Title

POINT: a database for the prediction of protein-protein interactions based on the orthologous interactome

Document Type

Article

Abstract

One possible path towards understanding the biological function of a target protein is through the discovery of how it interfaces within protein-protein interaction networks. The goal of this study was to create a virtual protein-protein interaction model using the concepts of orthologous conservation (or interologs) to elucidate the interacting networks of a particular target protein. POINT (the prediction of interactome database) is a functional database for the prediction of the human protein-protein interactome based on available orthologous interactome datasets. POINT integrates several publicly accessible databases, with emphasis placed on the extraction of a large quantity of mouse, fruit fly, worm and yeast protein-protein interactions datasets from the Database of Interacting Proteins (DIP), followed by conversion of them into a predicted human interactome. In addition, protein-protein interactions require both temporal synchronicity and precise spatial proximity. POINT therefore also incorporates correlated mRNA expression clusters obtained from cell cycle microarray databases and subcellular localization from Gene Ontology to further pinpoint the likelihood of biological relevance of each predicted interacting sets of protein partners.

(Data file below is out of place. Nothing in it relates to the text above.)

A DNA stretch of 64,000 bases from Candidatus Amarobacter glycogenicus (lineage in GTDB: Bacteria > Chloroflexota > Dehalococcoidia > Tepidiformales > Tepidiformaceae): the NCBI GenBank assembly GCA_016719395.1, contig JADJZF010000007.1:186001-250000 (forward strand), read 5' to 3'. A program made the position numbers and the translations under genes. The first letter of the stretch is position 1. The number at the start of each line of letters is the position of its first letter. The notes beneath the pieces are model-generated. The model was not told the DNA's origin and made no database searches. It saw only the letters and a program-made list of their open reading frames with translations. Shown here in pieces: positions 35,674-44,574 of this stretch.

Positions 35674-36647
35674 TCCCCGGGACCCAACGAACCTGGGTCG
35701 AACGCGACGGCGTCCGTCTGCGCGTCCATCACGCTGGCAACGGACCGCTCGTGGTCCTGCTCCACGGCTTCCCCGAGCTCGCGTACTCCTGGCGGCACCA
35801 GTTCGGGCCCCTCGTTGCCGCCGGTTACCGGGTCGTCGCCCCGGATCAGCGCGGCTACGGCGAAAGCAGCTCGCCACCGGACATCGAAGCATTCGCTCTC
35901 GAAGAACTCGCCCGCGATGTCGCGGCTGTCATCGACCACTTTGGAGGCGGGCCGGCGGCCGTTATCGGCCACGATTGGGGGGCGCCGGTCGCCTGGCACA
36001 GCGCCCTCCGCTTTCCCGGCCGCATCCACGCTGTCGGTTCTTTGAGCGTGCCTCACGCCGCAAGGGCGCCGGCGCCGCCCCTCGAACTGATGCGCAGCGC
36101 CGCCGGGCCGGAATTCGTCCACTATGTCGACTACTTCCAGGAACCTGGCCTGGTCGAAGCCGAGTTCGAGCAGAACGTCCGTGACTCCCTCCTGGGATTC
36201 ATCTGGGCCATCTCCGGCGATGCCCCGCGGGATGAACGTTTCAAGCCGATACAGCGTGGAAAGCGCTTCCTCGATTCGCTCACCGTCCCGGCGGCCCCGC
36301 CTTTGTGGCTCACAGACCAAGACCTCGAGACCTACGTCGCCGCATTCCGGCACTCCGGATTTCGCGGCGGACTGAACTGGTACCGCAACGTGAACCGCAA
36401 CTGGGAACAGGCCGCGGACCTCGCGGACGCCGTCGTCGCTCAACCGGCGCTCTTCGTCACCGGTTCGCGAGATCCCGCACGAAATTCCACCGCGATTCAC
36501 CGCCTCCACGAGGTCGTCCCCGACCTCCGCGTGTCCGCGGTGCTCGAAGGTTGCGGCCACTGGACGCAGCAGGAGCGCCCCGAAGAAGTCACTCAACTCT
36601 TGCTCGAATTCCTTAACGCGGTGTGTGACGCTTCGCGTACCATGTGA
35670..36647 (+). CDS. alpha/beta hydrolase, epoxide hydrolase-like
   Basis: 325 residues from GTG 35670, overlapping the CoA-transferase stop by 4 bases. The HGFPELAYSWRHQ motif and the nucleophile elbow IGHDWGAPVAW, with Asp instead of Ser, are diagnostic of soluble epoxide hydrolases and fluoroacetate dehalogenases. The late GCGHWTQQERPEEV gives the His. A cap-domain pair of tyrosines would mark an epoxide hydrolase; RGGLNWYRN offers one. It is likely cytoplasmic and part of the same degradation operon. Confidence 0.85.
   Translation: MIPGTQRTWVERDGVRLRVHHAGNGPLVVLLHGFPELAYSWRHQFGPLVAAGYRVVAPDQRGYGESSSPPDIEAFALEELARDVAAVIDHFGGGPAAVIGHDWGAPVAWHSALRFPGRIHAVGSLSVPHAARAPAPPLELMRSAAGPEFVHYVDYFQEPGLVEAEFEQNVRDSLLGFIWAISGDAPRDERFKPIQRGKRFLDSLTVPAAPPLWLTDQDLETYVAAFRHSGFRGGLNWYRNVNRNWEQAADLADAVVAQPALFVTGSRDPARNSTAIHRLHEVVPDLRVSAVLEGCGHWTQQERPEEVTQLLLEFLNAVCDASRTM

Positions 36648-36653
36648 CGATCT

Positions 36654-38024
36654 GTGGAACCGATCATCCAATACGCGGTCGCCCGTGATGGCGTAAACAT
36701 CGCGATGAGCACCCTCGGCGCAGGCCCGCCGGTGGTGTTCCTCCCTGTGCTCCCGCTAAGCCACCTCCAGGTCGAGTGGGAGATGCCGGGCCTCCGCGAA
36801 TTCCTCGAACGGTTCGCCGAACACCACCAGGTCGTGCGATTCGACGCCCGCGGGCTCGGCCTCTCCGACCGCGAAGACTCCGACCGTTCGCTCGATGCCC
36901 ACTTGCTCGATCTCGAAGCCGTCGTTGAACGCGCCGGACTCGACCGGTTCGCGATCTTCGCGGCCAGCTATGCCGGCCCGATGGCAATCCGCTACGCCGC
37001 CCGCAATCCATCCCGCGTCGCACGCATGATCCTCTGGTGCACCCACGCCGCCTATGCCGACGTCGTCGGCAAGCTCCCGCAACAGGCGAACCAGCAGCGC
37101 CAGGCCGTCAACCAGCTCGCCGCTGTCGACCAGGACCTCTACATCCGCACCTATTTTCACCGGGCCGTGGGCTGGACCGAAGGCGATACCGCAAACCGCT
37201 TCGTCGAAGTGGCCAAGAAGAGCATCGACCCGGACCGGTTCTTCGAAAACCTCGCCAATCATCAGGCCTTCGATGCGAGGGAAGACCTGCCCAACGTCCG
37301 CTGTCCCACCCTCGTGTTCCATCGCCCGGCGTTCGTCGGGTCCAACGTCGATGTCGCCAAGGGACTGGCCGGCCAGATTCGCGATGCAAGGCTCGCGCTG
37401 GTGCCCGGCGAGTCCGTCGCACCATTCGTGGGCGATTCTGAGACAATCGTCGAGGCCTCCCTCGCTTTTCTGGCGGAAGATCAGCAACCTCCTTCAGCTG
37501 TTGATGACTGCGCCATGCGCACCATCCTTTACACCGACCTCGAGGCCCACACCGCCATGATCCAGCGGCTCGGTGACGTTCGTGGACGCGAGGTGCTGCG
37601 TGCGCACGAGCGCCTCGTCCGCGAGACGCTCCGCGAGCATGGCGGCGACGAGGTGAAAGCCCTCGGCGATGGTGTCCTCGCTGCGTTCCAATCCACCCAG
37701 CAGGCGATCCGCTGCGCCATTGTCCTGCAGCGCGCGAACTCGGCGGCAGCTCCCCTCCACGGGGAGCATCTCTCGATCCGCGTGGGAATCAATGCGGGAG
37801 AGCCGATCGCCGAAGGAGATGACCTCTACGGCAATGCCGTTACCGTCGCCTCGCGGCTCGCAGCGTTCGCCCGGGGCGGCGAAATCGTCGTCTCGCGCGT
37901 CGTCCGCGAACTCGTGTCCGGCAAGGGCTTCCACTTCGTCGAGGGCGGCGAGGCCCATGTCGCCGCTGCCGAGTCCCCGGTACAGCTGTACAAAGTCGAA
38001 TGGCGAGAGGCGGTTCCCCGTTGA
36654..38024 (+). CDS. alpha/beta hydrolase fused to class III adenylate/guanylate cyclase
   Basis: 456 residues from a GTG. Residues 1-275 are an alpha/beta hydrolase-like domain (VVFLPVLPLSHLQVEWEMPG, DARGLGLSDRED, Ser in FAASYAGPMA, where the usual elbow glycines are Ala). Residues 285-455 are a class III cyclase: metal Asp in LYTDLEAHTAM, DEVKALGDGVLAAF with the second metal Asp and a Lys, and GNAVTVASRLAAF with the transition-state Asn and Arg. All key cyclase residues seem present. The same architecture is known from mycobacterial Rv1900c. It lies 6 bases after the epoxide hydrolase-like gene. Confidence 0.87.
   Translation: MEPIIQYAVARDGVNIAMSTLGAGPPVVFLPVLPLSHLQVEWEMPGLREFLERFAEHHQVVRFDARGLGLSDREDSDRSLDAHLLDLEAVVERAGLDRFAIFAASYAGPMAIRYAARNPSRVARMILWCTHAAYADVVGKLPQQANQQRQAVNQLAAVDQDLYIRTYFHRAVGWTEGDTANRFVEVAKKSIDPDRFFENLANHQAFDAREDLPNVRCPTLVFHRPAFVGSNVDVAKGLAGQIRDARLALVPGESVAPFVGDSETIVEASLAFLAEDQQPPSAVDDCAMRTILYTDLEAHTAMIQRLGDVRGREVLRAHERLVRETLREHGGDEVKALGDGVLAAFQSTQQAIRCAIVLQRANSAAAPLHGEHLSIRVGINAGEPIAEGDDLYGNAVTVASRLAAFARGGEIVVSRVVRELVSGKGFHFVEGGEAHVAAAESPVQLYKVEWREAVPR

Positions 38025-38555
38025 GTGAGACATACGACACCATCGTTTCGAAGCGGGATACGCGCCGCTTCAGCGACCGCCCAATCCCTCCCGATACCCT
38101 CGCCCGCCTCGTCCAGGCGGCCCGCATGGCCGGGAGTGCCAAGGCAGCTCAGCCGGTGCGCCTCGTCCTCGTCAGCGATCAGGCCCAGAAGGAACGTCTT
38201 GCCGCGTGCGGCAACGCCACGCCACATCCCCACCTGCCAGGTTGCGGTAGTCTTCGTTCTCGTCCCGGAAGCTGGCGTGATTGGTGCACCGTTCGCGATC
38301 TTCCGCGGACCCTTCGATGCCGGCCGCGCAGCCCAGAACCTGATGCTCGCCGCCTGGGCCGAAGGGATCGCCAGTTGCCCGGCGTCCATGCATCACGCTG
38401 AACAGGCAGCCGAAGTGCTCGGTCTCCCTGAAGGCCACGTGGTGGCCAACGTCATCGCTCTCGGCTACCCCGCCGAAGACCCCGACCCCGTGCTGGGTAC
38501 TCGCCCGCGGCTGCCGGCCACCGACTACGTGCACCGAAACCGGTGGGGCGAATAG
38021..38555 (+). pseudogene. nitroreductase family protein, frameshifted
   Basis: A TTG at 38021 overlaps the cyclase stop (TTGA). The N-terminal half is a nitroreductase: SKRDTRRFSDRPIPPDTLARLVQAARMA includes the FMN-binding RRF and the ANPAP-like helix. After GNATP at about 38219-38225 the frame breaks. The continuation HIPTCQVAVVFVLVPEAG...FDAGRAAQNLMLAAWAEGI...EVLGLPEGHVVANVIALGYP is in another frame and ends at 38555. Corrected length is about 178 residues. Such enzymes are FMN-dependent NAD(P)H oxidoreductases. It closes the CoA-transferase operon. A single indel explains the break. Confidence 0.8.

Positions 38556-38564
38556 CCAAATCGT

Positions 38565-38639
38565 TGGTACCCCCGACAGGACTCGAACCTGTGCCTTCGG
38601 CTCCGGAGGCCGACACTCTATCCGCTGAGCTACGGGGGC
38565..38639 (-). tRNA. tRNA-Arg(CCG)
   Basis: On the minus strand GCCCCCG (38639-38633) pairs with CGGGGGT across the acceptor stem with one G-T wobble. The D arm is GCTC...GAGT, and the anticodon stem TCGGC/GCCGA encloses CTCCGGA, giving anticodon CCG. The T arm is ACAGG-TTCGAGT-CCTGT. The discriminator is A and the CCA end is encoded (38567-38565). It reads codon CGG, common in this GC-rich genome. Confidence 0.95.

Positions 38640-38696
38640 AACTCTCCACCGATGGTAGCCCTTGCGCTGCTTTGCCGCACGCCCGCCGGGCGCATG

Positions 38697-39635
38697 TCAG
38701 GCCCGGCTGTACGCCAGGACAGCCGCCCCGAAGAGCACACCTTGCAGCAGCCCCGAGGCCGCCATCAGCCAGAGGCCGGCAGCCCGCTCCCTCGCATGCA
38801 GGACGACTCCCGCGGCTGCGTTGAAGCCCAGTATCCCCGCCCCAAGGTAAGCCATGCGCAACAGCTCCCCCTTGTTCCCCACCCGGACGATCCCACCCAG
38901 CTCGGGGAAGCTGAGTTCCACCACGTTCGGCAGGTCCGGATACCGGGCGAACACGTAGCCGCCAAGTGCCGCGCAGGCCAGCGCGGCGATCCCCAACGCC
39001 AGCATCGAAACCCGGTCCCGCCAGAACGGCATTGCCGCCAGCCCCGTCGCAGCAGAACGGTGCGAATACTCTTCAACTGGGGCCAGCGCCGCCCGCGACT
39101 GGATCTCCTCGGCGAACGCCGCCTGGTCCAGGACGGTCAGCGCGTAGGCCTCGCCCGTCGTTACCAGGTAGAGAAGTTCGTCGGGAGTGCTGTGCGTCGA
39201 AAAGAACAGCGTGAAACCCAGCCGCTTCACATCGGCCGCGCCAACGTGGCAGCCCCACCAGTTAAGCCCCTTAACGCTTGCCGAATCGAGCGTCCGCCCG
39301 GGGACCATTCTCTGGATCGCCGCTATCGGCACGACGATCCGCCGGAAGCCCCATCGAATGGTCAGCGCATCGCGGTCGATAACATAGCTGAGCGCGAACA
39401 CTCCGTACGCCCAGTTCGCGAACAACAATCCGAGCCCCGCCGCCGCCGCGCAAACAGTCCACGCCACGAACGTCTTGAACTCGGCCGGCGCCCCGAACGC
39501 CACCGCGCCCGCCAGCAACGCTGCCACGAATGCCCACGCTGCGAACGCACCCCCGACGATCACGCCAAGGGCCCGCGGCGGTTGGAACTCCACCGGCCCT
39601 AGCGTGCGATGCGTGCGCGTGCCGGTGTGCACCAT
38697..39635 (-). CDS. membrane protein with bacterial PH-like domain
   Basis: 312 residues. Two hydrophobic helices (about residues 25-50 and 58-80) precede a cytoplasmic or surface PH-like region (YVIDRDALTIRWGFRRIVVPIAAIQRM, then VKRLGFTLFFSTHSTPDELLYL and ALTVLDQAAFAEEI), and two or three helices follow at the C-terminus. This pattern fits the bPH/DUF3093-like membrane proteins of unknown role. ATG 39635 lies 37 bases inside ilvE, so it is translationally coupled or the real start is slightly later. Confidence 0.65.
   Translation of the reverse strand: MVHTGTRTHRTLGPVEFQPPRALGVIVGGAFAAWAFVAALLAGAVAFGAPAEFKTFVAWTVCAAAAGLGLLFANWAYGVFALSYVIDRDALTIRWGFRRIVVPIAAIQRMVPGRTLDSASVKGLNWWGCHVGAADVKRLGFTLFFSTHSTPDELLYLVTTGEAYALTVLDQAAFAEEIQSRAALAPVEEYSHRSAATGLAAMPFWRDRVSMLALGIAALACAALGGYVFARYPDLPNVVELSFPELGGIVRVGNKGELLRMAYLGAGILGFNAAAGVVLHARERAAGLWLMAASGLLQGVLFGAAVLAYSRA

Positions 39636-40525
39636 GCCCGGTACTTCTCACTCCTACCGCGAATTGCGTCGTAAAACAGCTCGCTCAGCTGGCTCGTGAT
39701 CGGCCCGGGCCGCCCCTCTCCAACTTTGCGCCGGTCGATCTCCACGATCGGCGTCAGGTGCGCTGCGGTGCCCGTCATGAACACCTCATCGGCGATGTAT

Medical Subject Headings

Animals; Database Management Systems; Databases, Protein; Drosophila Proteins (chemistry, metabolism); Evolution, Molecular; Humans; Information Storage and Retrieval (methods); Internet; Mice; Protein Interaction Mapping (methods); Proteome (chemistry, metabolism); Saccharomyces cerevisiae Proteins (chemistry, metabolism); Sequence Alignment (methods); Sequence Analysis, Protein (methods); Signal Transduction (physiology); User-Computer Interface

Publication Date

11-22-2004

Publication Title

Bioinformatics (Oxford, England)

ISSN

1367-4803

Volume

20

Issue

17

First Page

3273

Last Page

6

PubMed ID

15217821

Digital Object Identifier (DOI)

10.1093/bioinformatics/bth366

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